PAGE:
MEMORY LANE - The metered Internet: All wet?
The Internet? It’s just invisible bitstreams flowing over pre-existing networks, readily available and easily replenished.
Not long after being appointed superintendent of an Indiana water department in 1895, Edwin Ford discovered a problem: water hogs.
In Hartford City, Ind., residents who used to collect water by filling buckets from outdoor pumps had been introduced to the new modern marvel of piped water that flowed directly into the home. It didn’t take long for some to realize that by keeping a constant stream of water running, they could create a cooling bath for bottles of milk and casks of butter. Why not? It worked, it was inexpensive, and compared to hauling heavy buckets from the town pump, it was a miracle of convenience.
Ford, though, worried that unchecked usage could undermine the city’s water supply economics. His solution was to keep track of how much water each household used and charge in accordance. Residents who were careless about water usage, or who continued to use running water to cool down dairy products, would no longer get away with paying the same fixed amount as moderate users.
Ford devised a climate-proof metering box to measure water consumption in Hartford, and when surrounding towns expressed interest, he began making boxes from his basement. The company he founded, Ford Meter Box Co., still supplies utility metering systems today.
That was more than 100 years ago, but the core presumption Ford made still applies. Absent any disincentive, people generally will tend to consume at a level that meets or exceeds their demand for satisfaction. (Any operator of an all-you-can-eat buffet restaurant can tell you the same.) A corresponding truth is that consumers who are aware that higher consumption leads to higher costs tend to consume less. In the mid-1980s, per capita daily use of water in Los Angeles, where water usage was metered, was about 178 gallons, about half of the estimated per capita usage in then-unmetered Sacramento, according to the Los Angeles Department of Water and Power.
The history of consumption-based billing for water and electricity would seem to provide an apt precedent to inform today’s escalating debates over broadband Internet service. After all, telecommunications providers face essentially the same problem that confronted Indiana’s Ford: the disruption posed by a relatively small number of users who engulf a disproportionate share of resources. Ford’s power users were the people who streamed cold water all day long over bottles of milk. The customers who haunt AT&T Wireless, Comcast and other providers are the enthusiasts who surf the wireless Web incessantly, or move two high-definition movies across the network every night.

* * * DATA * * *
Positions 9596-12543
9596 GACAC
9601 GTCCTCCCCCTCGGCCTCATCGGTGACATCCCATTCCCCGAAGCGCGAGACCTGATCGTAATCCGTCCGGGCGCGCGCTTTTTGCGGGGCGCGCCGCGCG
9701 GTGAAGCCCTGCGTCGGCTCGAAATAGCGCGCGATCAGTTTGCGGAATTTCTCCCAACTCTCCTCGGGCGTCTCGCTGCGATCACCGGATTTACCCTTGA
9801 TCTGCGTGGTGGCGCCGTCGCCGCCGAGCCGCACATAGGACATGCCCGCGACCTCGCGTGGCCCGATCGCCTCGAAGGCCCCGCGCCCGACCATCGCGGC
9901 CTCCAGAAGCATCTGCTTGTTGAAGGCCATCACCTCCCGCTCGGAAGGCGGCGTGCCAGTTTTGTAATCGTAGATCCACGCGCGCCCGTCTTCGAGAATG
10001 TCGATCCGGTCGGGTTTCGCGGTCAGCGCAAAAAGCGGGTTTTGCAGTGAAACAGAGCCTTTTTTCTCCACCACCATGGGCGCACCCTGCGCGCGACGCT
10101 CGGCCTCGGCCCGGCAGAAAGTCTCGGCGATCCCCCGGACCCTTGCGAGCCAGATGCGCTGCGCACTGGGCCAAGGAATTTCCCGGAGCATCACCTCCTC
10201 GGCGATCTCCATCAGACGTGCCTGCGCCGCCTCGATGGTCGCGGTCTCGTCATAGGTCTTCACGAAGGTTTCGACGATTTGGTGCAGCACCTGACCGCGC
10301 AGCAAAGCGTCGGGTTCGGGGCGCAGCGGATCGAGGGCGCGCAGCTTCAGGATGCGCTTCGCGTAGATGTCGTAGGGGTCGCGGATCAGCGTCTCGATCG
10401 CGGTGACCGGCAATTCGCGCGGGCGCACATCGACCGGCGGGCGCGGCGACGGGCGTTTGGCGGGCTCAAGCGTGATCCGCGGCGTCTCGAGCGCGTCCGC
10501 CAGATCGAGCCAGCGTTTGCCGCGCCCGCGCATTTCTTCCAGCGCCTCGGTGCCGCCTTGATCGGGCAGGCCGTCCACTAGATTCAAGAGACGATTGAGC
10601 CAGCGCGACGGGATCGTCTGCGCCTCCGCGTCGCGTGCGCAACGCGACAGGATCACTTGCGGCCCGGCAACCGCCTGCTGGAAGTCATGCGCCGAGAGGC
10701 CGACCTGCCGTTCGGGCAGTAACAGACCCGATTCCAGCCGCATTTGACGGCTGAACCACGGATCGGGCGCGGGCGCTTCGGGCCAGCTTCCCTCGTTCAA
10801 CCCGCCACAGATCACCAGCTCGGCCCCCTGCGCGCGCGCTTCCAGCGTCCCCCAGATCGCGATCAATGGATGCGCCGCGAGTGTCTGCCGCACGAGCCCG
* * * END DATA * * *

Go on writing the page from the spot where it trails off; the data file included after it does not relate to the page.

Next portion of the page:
But telecommunications companies have resisted making the water and electricity comparison. There are two significant reasons: First, providers are afraid of even tiptoeing near the edges of a utility sector governed by rate regulations and somber state utility commission hearings. Second, declaring kinship with power and water companies stands up an easy target for opponents.
Playing on populist impressions, industry antagonists like to point out that providing electricity or water requires building and maintaining hulking hydroelectric dams and brick-and-mortar aqueducts. The Internet? It’s just invisible bitstreams flowing over pre-existing networks, readily available and easily replenished. Or so they say.
Despite the industrial reticence to play on a long history of consumption-based billing in the utility sector, the analogy to broadband Internet service is legitimate. Not so much from a policy standpoint, but from a behavioral one. Because beyond the rhetoric, one thing is certain: More than a century of exposure to consumption-based billing practices has proven that people tend to be more restrained about usage when they know the meter is running.
That doesn’t mean telecommunications providers should rush to reprise Ford’s inventive idea from 1895. Telecom providers face a world of complications that the Hartford water superintendent did not. Applying metered billing for Internet service invites a high-profile war at a particularly sensitive time, when competition is intense and the FCC is considering a new net neutrality policy, and cable companies are easy targets for charges of attempting to choke growth of a nascent Internet video sector. Time Warner Cable’s 2009 retreat from a test of consumption-based billing indicates how choppy these waters are.
Whether providers move from crude usage caps to more refined metering approaches such as the one used by Canada’s Rogers Cable remains a puzzle. Whether they’re willing to stomach enormous public pressure is unknown. But if they do, they’re guaranteed to see changes in the way customers use their Internet connectivity. Ford proved that a long time ago.